What caused Labour Party cyber attack?
The Labour Party has experienced a “sophisticated and large-scale cyber attack” on its digital platforms, which was later revealed to be a DDoS attack.
DDoS – or distributed denial-of-service – is a well known method for disrupting websites, but is it really that sophisticated?
What sort of attack targeted the Labour Party?
A Labour source confirmed that the attack was DDoS in nature, meaning that the perpetrator attempted to cause its digital platforms to crash by flooding them with so much traffic from various sources that services struggle to load properly.
According to the National Cyber Security Centre (NCSC), the attacker does this by seeking the help of many thousands of internet users to each generate a small number of requests which collectively overload the target.
The attack can originate from willing accomplices or by unwitting victims whose machines have been infected with malware.
Was it really a sophisticated attack?
Cybersecurity experts say the level of sophistication depends on who was behind it, but anyone can launch them.
“It depends on the attacker and structure,” said Dr Edward Apeh, principal academic in computing at Bournemouth University.
“It can be very simple if it’s a novice actually putting the system in place but if it’s an extremist attack, and given the level of the Labour Party, then you expect whoever is doing this to be several layers behind and wanting to be anonymous.”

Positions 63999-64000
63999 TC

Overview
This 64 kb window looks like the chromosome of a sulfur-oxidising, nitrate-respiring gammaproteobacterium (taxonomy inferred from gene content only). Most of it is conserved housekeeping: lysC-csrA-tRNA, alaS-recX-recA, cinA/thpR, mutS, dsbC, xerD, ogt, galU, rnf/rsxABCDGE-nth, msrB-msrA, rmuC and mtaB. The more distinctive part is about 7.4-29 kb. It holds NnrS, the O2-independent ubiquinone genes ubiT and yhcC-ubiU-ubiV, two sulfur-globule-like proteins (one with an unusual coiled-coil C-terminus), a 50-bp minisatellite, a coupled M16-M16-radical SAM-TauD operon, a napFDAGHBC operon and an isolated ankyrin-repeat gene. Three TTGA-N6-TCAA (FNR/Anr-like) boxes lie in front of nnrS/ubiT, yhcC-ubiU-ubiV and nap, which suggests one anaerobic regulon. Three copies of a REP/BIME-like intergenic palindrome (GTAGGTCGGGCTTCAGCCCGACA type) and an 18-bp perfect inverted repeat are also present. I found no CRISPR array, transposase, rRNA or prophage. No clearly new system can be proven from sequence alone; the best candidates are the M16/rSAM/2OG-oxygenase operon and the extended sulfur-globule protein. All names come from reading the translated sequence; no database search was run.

An NCSC source told the PA news agency that it was a low-level attack.
Who was behind the attack?
It’s not yet clear who caused the attack, though the Labour Party said it had informed the NCSC.
Dr Apeh explained: “Attribution for this problem here right now will be very hard except if a group comes out and says they are responsible – it’s going to be very hard to attribute the attack to any particular person, but it’s a technique used by all the known typical attackers from the North Koreans, the Lazarus Group, to even the Anonymous group, so any group can actually do this, it depends who’s driving them.”
A source from the NCSC said there was no evidence of state-sponsored activity.
Did the attack result in services going down?
A spokesman for Labour said it took “swift action” and that attempts failed due to “robust security systems”.
“Our security procedures have slowed down some of our campaign activities, but these were restored this morning and we are back up to full speed,” he said.
Was any data breached?
Labour said it was “confident” that no data breach occurred.